Cape Town Day Zero projection moves to May

Cape Town Day Zero projection moves to May
Cape Town Day Zero projection moves to May

Cape Town Day Zero, which was planned for 16 April 2018, is expected to move out to 11 May 2018, due to a decline in agricultural usage.

Cape Town Deputy Mayor Ian Neilson said many agricultural users in the Western Cape supply system, where the city also draws its water from, have used up the water allocated to them, as per the agreement with the national Department of Water and Sanitation.

“Agricultural usage is therefore likely to drop significantly over the next weeks. Currently, the agriculture sector is drawing about 30% of the water in the supply scheme. This should fall to approximately 15% in March and 10% in April,” Neilson said.

He said, however, that the city does not have any control over agricultural water releases, and this is the best estimate they can make with the information at hand.

“This is a welcome decline in water usage and gives Cape Town and some of the other municipalities hope but importantly, we need to get our consumption down to 450 million litres per day to prevent the remaining water supplies running out before the arrival of winter rains.

“We cannot accurately predict the volume of rainfall still to come, or when it will come. Last year, we had abnormally low winter rainfall and we cannot assume that this year will be any different. Even if we have been given a slight reprieve at this stage, we are likely to be facing a late and dry winter,” Neilson said.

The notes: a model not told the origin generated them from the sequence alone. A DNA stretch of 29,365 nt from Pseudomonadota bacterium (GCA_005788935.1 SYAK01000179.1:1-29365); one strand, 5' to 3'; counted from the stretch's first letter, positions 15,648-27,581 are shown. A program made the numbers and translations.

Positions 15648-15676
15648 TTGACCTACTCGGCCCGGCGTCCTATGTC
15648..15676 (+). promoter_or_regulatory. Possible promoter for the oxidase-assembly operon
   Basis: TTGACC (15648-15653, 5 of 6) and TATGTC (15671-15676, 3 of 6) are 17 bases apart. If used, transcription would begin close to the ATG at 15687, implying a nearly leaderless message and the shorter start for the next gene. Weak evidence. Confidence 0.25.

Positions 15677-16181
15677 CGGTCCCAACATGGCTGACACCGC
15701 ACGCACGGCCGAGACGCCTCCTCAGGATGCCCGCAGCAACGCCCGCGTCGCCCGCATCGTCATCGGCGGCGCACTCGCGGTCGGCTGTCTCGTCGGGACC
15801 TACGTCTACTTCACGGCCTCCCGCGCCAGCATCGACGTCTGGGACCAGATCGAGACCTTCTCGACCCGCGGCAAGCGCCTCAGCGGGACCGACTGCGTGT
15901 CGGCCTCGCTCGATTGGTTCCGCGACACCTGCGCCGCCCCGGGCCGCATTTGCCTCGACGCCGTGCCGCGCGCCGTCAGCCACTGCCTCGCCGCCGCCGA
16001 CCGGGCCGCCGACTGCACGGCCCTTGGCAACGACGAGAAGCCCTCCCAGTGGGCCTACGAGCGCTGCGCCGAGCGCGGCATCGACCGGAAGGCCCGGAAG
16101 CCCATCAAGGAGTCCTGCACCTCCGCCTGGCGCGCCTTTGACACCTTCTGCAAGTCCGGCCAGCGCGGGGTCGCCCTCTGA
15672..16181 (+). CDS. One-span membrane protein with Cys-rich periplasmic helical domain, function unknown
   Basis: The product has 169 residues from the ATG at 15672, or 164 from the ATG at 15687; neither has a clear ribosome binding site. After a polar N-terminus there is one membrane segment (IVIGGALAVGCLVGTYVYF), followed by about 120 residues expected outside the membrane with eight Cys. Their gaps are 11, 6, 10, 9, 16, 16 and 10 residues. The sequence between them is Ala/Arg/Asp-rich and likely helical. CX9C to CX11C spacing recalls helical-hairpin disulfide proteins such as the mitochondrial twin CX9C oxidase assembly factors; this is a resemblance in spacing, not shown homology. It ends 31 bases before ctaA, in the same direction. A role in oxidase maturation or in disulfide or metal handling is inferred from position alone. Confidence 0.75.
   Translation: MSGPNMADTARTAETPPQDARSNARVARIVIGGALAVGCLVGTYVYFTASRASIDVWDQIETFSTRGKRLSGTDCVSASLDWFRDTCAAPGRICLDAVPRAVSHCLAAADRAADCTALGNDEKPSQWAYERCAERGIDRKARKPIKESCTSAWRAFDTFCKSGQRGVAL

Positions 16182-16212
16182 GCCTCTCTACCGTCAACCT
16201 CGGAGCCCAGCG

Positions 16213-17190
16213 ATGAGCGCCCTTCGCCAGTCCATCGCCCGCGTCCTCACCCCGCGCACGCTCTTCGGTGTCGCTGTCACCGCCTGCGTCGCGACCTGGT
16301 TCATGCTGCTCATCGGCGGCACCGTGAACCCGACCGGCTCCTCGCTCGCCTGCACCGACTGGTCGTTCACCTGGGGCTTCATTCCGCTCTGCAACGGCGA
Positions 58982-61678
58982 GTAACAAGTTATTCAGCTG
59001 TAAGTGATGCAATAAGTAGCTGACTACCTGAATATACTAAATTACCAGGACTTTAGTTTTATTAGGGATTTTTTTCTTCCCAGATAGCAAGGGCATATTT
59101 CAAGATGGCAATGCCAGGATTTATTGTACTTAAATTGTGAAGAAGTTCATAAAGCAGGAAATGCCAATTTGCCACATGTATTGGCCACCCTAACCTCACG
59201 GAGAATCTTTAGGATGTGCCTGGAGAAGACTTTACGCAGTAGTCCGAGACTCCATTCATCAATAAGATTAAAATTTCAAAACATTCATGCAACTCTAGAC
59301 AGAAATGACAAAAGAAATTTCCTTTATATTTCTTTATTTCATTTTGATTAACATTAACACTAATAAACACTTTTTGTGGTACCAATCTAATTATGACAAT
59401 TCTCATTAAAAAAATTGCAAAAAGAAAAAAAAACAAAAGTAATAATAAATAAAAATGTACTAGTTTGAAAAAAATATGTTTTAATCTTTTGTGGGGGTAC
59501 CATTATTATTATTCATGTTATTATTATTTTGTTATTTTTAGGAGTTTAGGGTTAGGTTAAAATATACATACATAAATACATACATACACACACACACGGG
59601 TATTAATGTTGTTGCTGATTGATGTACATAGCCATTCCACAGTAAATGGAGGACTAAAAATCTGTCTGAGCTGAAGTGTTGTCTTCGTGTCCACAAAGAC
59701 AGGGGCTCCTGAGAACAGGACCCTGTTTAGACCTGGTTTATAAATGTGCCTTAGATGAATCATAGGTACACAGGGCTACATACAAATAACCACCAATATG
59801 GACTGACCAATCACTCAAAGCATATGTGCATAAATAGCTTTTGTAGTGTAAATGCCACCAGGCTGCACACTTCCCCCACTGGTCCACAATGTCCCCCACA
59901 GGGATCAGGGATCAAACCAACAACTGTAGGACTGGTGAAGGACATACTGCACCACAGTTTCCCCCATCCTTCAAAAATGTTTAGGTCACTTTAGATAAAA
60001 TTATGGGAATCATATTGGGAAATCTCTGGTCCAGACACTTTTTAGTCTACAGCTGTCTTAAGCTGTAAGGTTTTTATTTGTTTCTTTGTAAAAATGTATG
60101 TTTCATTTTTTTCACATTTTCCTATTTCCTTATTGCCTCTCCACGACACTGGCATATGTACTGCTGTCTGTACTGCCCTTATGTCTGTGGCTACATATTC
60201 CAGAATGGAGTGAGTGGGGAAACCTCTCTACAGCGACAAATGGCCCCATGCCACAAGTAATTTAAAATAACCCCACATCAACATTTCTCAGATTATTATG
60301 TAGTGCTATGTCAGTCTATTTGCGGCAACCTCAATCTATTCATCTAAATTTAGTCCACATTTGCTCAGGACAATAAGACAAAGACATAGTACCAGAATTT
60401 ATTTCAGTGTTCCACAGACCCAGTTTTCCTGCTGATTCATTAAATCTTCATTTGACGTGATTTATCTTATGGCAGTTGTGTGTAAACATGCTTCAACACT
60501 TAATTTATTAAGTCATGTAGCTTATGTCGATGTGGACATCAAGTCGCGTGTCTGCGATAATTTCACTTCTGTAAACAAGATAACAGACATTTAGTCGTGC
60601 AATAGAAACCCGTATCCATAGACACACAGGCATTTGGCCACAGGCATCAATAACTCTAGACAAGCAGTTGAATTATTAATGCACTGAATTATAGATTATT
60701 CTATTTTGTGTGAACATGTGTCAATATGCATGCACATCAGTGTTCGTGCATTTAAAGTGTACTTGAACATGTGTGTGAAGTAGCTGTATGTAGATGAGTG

Driving down usage

Neilson said while the city has worked tirelessly on fixing bursts and leaks, installing water management devices and implementing advanced pressure management to drive down consumption and minimise leaks and bursts, urban demand remains highly reliant on the behaviour of water users.

As of 1 February 2018, level 6B water restrictions and tariffs came into effect to help finance water services and to reduce usage.

Neilson said the tariffs remain based on usage – the more you use, the more you pay.

“High users will be hit especially hard. The city does not make a profit on income from the sale of water. This is part of the city’s efforts to avoid Day Zero and to create financial stability for the provision of water services,” he said.

Although the city has brought usage down from 1.1 billion litres per day to just under 600 million litres per day, Neilson stressed the need to get to 450 million litres of collective usage per day.

Currently, dam levels in Cape Town are at 25.5%, a decline of 0.8%. Total water consumption is 547 million litres per day, 97 million litres above the target of 450 million litres per day.

Visit for all water-related information, including Level 6B restrictions and FAQs about Day Zero, as well as tips to lower usage even further.

Also visit to see if your household is painting the city green to avoid Day Zero. –

South Africa Today – South Africa News